Perhaps one of its more innovative features is the ability to purchase bacon and equipment right from the app, a feature Open Air Publishing also offered in the Food52's Holiday & Recipe Survival Guide. While there is no data available for how many users actually buy smokers or the mail-order bacon, Open Air Publishing CEO Jon Feldman tells me that more than 10 percent of readers have linked out to the Bradley smoker, the Allan Benton's Bacon and some of the knives and kitchen products.
True to the ethos upon which the butchery renaissance is being built, the book strikes an important balance between being hip and informative, and m
akes a compelling case for buying good meat from people you can trust: a butcher, a local greenmarket farmer, a sustainable supplier like Heritage Foods USA, or “a grocery store that doesn't sell meat on sad foam trays.”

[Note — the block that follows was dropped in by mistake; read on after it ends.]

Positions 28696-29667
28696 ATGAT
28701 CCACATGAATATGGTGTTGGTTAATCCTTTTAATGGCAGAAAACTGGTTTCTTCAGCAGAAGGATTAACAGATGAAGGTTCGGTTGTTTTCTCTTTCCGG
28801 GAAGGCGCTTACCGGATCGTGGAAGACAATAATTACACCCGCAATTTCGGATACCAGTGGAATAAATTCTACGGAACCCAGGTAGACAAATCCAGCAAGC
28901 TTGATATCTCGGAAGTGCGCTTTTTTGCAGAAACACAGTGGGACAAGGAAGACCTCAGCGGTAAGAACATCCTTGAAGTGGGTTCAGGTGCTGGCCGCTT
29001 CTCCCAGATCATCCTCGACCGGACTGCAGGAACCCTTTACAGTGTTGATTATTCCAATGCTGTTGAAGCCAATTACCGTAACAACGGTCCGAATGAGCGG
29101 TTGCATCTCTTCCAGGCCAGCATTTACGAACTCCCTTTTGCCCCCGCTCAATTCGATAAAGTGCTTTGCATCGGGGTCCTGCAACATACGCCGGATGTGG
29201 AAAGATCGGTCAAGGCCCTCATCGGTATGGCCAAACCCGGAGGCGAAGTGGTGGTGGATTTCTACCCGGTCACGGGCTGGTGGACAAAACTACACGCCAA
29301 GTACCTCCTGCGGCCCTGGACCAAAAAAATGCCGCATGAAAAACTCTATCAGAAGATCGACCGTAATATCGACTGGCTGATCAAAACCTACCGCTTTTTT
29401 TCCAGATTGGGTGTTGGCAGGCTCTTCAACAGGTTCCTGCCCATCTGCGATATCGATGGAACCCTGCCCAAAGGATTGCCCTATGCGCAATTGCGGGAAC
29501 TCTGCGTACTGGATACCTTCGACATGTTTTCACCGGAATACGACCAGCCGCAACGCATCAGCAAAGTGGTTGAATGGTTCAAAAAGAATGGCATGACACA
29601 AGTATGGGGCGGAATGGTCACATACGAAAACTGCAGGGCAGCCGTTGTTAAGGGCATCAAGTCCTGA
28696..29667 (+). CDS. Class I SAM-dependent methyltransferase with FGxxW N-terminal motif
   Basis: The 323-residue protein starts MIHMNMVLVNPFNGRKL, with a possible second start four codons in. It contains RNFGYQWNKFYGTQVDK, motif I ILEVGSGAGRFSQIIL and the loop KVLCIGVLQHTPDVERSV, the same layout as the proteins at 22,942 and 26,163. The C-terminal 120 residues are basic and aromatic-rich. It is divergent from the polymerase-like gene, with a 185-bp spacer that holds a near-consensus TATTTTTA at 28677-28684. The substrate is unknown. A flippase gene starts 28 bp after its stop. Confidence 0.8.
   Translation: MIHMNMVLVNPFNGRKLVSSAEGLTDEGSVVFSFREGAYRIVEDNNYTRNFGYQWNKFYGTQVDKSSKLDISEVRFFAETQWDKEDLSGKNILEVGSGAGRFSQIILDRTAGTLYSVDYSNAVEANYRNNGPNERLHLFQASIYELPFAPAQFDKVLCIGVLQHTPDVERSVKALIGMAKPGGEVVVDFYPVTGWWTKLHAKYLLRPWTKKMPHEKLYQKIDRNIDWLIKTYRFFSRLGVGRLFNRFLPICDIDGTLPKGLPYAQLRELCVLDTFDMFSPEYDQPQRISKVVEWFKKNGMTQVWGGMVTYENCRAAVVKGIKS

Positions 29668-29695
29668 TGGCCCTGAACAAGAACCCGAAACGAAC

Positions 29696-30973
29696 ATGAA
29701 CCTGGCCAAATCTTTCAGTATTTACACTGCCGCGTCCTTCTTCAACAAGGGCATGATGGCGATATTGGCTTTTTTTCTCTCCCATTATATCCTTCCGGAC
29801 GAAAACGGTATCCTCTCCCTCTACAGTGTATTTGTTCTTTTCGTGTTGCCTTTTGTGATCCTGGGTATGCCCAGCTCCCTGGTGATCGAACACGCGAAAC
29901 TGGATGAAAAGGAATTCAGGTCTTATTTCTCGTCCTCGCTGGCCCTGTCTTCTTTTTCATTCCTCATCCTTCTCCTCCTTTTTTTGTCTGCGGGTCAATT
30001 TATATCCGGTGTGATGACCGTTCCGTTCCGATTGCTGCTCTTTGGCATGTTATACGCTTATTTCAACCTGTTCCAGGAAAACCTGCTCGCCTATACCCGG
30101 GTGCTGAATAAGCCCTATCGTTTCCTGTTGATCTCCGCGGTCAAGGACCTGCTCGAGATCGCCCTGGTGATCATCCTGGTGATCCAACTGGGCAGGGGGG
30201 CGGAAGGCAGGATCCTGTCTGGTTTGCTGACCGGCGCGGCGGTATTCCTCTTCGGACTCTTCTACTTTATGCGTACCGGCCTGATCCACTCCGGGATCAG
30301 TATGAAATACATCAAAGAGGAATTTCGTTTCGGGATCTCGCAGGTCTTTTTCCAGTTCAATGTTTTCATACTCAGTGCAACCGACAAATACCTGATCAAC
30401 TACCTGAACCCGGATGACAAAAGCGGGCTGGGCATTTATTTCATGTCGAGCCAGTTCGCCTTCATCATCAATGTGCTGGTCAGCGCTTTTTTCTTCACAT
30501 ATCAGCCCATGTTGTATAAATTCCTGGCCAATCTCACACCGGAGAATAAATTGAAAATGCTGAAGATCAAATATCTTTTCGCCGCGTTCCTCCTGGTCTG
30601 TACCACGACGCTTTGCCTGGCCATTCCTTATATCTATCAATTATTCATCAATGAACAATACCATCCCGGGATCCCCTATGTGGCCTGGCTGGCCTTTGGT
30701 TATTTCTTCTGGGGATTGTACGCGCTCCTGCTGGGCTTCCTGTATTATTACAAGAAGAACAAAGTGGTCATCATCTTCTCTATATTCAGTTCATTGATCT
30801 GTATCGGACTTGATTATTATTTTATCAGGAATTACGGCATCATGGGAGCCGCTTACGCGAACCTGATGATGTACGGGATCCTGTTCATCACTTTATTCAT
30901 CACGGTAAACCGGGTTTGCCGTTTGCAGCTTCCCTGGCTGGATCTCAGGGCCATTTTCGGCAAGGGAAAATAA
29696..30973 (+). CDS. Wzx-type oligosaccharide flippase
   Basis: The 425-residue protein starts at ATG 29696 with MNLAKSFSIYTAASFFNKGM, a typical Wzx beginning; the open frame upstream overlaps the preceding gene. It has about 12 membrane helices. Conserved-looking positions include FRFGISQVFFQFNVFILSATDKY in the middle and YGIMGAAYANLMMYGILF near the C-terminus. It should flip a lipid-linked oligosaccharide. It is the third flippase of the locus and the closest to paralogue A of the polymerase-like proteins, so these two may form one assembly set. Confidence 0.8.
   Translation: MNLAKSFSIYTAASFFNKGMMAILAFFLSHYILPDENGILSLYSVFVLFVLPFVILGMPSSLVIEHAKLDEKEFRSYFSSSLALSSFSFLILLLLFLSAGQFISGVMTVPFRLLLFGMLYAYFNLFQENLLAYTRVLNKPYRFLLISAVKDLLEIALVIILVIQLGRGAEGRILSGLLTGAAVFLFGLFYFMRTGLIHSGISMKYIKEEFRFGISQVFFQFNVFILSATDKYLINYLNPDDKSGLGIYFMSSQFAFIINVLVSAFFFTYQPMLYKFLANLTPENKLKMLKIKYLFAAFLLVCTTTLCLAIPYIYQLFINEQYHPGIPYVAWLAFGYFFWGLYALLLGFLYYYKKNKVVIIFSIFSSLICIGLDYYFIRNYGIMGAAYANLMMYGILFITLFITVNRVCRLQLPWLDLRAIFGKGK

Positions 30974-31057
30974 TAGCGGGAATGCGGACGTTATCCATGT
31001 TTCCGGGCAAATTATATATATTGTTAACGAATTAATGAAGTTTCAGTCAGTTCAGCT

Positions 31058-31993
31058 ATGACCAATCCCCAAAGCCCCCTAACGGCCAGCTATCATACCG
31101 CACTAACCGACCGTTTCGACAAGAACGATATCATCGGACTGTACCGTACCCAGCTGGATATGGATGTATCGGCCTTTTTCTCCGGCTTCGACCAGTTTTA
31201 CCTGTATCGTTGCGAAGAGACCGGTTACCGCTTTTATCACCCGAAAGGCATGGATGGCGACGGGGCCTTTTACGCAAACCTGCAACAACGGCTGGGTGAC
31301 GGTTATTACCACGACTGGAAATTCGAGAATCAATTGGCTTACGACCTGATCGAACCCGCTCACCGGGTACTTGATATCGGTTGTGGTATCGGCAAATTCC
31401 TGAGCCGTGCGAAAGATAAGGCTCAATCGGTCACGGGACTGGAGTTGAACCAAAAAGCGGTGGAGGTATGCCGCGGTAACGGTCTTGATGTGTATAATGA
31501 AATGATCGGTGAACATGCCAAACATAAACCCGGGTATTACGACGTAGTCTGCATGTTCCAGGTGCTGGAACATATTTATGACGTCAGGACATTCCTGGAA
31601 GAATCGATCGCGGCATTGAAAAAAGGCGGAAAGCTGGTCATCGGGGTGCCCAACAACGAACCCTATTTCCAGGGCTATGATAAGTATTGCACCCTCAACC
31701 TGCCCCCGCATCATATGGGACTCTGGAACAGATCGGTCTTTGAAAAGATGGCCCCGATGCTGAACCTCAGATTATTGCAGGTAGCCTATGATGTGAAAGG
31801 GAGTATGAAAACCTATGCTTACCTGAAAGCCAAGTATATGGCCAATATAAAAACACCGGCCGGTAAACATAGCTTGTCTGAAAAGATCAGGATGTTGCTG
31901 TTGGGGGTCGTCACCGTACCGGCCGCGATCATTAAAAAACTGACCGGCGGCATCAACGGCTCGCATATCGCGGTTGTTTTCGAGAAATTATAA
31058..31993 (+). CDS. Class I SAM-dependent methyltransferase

“You can't make superior bacon from second-rate meat. Because bacon is such a simple thing- at its most basic, just pork, salt, and time -you need to use the best raw material you can get your hands on…So long as the pig was raised humanely, on a small farm and not in some soul-crushing tenth circle of porcine hell, you're good to go,” writes author Rob Willey.
I had a chance to catch up with Mylan by email to learn more about the book's production process and how technology can transform the future of meat.
Danielle Gould: How can technology be used to hack (or reimagine) the future of meat?
Tom Mylan: I think the best example of how IT can hack meat is the Japanese Wagyu model. Every piece of meat is traceable from birth to slaughter. When you go to a restaurant you can scan a QR code and get the whole family tree of the animal that you're eating, where it was born, who the farmer was, how long ago it was slaughtered and even a ultrasound image of the marbling of it's meat! I think that kind of useful, practical, easy traceability would go a long way towards giving people the information they need to make choices about the meat they eat.
DG: Is technology contributing to the butchery renaissance? If so, how?